Not long ago the Atlantic published a provocative article entitled “The Robot Will See You Now.” Using the supercomputer Watson as a starting point, the author explored the mind-bending possibilities of e-care. In this near future, so many aspects of medicine will be captured by automated technology that the magazine asked if “your doctor is becoming obsolete?”
The IT version of health includes continuous medical monitoring (i.e. your watch will check all vital functions), robotic surgery without human supervision, lifelong personal database with genetic code core and intensive preventive care modeled for each person’s need; all supervised by artificial intelligence with access to a complete file of medical research and findings. The e-doctor will never forget, never get tired, never get confused, never take a day off and will give 24/7 medical care at any location, anywhere in the world, for a fraction of the cost. Perfect care, everywhere, at every moment, for a pittance.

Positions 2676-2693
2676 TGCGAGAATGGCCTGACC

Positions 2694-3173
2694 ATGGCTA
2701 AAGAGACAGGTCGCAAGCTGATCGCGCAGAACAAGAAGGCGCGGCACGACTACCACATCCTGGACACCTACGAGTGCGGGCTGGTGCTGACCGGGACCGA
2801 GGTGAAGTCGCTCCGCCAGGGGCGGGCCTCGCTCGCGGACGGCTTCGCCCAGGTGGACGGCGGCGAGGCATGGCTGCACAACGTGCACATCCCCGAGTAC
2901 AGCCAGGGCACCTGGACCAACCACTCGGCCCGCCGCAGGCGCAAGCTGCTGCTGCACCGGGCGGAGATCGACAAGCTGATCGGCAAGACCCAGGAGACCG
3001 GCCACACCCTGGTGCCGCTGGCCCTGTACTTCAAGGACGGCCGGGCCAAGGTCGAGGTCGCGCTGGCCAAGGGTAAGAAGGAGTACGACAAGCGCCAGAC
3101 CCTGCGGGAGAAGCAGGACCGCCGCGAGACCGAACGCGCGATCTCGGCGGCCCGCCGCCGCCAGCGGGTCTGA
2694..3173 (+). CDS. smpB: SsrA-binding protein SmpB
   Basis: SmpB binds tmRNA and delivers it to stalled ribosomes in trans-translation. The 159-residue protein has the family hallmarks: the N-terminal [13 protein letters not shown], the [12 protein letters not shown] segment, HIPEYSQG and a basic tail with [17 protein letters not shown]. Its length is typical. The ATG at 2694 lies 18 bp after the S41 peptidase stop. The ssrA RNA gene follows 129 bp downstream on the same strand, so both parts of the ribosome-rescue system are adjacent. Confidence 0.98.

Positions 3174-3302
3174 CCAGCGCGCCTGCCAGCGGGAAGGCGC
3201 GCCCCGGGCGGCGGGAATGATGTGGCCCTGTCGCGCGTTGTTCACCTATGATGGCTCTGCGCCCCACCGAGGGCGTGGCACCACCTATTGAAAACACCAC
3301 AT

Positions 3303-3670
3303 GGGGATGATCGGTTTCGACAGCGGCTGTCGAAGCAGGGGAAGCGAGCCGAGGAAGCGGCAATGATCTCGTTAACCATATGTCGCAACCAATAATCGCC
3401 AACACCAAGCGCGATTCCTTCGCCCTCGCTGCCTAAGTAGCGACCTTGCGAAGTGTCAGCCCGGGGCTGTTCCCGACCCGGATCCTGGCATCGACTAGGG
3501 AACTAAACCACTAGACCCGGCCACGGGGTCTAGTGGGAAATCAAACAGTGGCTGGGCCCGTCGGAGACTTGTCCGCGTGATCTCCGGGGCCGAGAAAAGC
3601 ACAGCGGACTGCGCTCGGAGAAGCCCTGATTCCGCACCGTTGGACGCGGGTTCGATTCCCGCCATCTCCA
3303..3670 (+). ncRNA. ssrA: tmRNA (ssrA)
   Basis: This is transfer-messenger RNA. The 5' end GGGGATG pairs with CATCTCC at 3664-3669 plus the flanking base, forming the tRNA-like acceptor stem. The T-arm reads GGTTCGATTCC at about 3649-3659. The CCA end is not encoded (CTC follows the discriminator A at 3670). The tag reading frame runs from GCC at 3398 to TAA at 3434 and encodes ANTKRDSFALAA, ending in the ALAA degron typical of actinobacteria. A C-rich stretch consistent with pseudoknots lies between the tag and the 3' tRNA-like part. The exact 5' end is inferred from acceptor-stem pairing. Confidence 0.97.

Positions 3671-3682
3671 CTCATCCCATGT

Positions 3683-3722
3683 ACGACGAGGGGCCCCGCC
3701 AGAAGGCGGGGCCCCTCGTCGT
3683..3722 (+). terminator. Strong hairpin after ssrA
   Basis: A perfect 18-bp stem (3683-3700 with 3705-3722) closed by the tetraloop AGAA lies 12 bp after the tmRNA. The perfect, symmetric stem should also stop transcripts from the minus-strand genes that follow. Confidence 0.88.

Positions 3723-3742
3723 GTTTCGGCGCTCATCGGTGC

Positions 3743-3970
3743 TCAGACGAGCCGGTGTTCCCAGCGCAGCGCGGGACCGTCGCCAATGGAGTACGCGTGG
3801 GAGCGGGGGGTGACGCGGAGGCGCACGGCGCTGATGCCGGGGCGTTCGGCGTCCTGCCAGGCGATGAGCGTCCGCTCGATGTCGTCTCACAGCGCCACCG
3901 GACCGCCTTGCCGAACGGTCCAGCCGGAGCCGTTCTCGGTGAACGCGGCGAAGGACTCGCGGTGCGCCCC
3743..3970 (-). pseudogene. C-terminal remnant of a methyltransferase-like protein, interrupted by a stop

While the transformation for doctors seems clear, a shift from being at the core of medicine to being what the article described as “super-quality-control officers,” what intrigues me is not how doctors will change (retire); the real question is how patients will adapt to this new healthcare world? Particularly when experiencing extreme or life threatening illness, will patients accept that family, friends and a pumped up Ipad are enough?